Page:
Book review: We Rule the Night

Revna is a factory worker who can illegally manipulate the Weave, a form of magic that holds the world together. Linne is a soldier who defied her father, dressed herself as a boy, and ran away to join the army. When the two are caught, they are offered a chance to serve the Union: use their magic and join an all-female squadron of pilots to fight against the enemy. The problem is, the two girls can barely stand each other and the plane, made by “living metal” that can sense emotions, becomes difficult to manage with the tension in the cockpit. Can the two young women set aside their differences and become a team? Or will the tension become too much for them to overcome?

This was a really relentlessly depressing book. That’s not a knock on the book, because the plot was interesting, the characters were well developed, and I liked the descriptions of how the girls trained and became a unit. But everywhere, there was resistance and sexism and the threat of torture and death. Revna and her squad spend the whole book convinced that the moment the war ends, they’ll all be arrested for using illegal magic. And, really? I think that fear is well founded. The government and the secret police are terrifying and oppressive to the extreme.

Also depressing was the relationship between Linne and Revna. Individually, I like both the girls. Linne has been a soldier for the past few years and is adjusting to having to be a woman again. She’s disdainful of the women in her squadron and prejudice against Revna because of Revna’s prosthetic legs. In fact, she’s outright cruel, and sometimes it was hard to like her. Revna was much easier to take. I understood her fear and depression over the state of being. She’s torn between hating the Union for what it’s done to her and wanting to be a good Union girl. She desperately wants to be a pilot to save her mother and sister, but finds personal freedom in it as well.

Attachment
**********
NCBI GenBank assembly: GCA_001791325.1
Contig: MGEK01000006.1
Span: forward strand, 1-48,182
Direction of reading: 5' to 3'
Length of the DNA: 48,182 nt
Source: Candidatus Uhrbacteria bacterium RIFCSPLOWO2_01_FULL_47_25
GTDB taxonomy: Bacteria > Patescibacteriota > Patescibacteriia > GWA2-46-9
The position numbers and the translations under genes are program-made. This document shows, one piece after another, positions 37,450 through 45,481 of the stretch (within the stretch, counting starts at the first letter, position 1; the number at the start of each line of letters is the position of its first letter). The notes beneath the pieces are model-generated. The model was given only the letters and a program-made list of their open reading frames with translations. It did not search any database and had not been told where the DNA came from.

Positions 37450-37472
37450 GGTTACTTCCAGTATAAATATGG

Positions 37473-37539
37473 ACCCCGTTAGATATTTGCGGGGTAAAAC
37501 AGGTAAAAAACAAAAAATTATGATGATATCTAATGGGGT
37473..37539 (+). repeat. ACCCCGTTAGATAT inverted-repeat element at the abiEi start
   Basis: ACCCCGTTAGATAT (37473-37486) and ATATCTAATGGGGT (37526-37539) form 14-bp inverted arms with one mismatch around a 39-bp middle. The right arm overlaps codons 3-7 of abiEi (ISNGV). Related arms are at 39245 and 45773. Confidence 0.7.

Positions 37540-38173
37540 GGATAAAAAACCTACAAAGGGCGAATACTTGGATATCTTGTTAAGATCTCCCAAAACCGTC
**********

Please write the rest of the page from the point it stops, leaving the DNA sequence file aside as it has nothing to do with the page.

This book has some adventure and a lot of intrigue. It’s just a very heavy book and hard to handle at times. I also wish there had been a little explanation as to what the Weave and living metal was. I got it from context, but I’d have liked to delve deeper. All in all, it was an okay book.

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